ISSN 2070-7401 (Print), ISSN 2411-0280 (Online)
Sovremennye problemy distantsionnogo zondirovaniya Zemli iz kosmosa


Sovremennye problemy distantsionnogo zondirovaniya Zemli iz kosmosa, 2015, Vol. 12, No. 6, pp. 111-124

Applying Satellite Data for Validation of the Hydrodynamic Model for the Arctic Ocean

A.V. Koldunov 1 , N.V. Koldunov 2 , D.L. Volkov 3 , T.V. Belonenko 1 
1 Saint-Petersburg State University, Saint-Petersburg, Russia
2 Climate Service Center 2.0, HZG, Hamburg, Germany
3 Cooperative Institute for Marine and Atmospheric Studies, University of Miami, and NOAA Atlantic Oceanographic and Meteorological Laboratory, Miami FL, USA
The aim of this work is to test the performance of the MITgcm hydrodynamic model setup for the Arctic Ocean which is installed and runs in Resource Center “Computer Center of the St. Petersburg State University”. The setup is created in the framework of the ECCO2 project that aims to simulate global high-resolution fields of oceanographic characteristics with linear approximation to oceanographic observations. Satellite data are used to validate several oceanographic features simulated by the model: the sea ice extent and concentration, sea level and sea surface temperature. The model is able to successfully reproduce spatial and temporal variability of sea ice characteristics and give adequate estimates of seasonal variability and trend of the sea ice extent in the Arctic Ocean. Simulation of sea surface height anomalies associated with mass change is satisfactory for the Arctic Ocean regions located away from the North Pole, particularly for the Barents Sea. Simulation of sea surface temperature demonstrates good results for both interannual variability and trend. Comparison of the satellite- and model-derived data proves that the model reproduces the above mentioned oceanographic features reasonably well. Therefore, this model may be used in further studies different scientific and practical problems of the Arctic Ocean.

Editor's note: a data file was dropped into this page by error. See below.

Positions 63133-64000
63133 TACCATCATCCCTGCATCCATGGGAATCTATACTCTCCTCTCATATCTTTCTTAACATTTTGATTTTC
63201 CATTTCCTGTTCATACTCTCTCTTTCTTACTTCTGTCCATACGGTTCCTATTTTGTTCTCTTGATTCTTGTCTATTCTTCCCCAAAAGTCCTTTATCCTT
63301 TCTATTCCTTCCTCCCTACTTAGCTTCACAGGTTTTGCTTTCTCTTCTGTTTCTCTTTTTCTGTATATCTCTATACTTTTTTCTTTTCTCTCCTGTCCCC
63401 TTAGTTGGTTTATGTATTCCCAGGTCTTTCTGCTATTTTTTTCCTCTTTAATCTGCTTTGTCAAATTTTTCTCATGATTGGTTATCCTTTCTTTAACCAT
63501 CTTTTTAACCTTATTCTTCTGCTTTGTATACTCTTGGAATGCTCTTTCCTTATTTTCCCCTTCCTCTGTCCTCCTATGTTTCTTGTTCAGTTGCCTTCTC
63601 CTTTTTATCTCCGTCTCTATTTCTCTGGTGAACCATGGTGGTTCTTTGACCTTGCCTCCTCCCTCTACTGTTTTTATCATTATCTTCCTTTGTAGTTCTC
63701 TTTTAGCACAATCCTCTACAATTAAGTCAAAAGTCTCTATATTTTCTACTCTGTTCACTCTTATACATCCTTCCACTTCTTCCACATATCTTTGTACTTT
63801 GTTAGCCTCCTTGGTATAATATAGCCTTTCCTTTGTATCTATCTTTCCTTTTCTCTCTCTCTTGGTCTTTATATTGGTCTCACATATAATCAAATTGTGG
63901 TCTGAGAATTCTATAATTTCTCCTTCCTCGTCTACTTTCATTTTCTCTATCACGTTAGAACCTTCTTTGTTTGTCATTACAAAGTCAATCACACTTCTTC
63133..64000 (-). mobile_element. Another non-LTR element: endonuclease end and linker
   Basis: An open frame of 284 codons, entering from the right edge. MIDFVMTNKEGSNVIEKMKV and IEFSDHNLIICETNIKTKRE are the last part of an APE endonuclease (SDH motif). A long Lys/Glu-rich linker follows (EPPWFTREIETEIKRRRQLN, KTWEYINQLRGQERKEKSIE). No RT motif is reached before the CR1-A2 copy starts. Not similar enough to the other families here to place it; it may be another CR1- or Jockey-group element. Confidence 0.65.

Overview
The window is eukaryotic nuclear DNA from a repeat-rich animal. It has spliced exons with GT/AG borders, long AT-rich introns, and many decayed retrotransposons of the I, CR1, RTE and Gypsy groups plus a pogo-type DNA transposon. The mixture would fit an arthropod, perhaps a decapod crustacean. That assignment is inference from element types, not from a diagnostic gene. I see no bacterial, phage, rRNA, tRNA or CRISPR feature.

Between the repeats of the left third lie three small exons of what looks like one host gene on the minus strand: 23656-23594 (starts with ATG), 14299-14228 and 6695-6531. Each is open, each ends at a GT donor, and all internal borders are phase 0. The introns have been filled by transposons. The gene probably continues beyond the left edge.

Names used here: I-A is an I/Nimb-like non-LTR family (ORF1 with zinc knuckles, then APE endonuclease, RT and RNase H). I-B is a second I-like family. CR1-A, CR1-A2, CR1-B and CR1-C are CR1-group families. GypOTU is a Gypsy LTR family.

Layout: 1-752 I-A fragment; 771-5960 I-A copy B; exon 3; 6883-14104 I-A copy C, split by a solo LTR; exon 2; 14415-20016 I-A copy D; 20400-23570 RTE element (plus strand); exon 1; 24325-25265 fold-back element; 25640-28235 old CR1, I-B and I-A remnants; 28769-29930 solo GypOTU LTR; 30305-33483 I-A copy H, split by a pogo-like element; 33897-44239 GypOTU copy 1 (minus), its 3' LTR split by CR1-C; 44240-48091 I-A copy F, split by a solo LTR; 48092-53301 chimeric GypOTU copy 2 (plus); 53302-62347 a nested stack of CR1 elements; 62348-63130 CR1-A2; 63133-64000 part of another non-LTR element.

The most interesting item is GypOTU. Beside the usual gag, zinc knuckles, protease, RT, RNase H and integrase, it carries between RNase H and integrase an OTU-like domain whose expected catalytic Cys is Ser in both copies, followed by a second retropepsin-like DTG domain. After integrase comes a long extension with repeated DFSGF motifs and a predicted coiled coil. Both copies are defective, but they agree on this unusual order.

Keywords: Arctic Ocean, MITgcm hydrodynamic model, ECCO2, validation, satellite data, sea ice concentration, sea ice extent, sea level, sea surface temperature
Full text


  1. Ivanov V.V., Alexeev V.A., Alexeeva T.A., Koldunov N.V., Repina I.A., Smirnov A. V., Arkticheskij ledjanoj pokrov stanovitsja sezonnym? (Does Arctic Ocean Ice Cover Become Seasonal?), Issledovanie Zemli iz kosmosa, 2013, No. 4, pp. 50–65.
  2. Shalina E.V., Johannessen O.M., Bobylev L.P., Izmenenie arkticheskogo ledjanogo pokrova po dannym sputnikovogo passivnogo mikrovolnovogo zondirovanija s 1978 po 2007 gody (Changes in Arctic ice cover from satellite passive microwave sensing in 1978 and 2007), Sovremennye problemy distantsionnogo zondirovaniya Zemli iz kosmosa , 2008, Vol. 5, No. 2, pp. 228–233.
  3. Shalina E.V., Sokrashhenie ledjanogo pokrova Arktiki po dannym sputnikovogo passivnogo mikrovolnovogo zondirovanija (Arctic sea ice retreat from satellite passive microwave observations), Sovremennye problemy distantsionnogo zondirovaniya Zemli iz kosmosa, 2013, Vol.10, No. 1, pp. 328–336.
  4. Antonov J.I., Seidov D., Boyer T.P., Locarnini R.A., Mishonov A.V., Garcia H.E., Baranova O.K., M. Zweng M., Johnson D. R., World Ocean Atlas 2009, Volume 2: Salinity. S. Levitus, Ed. NOAA Atlas NESDIS 69, U.S. Government Printing Office, 2010, Washington, D.C., 184 pp.
  5. Cavalieri, D.J., Parkinson C.L., Gloersen P., Zwally H., Sea Ice Concentrations from Nimbus-7 SMMR and DMSP SSM/I-SSMIS Passive Microwave Data, Boulder, Colorado USA: NASA National Snow and Ice Data Center Distributed Active Archive Center, 1996, updated yearly.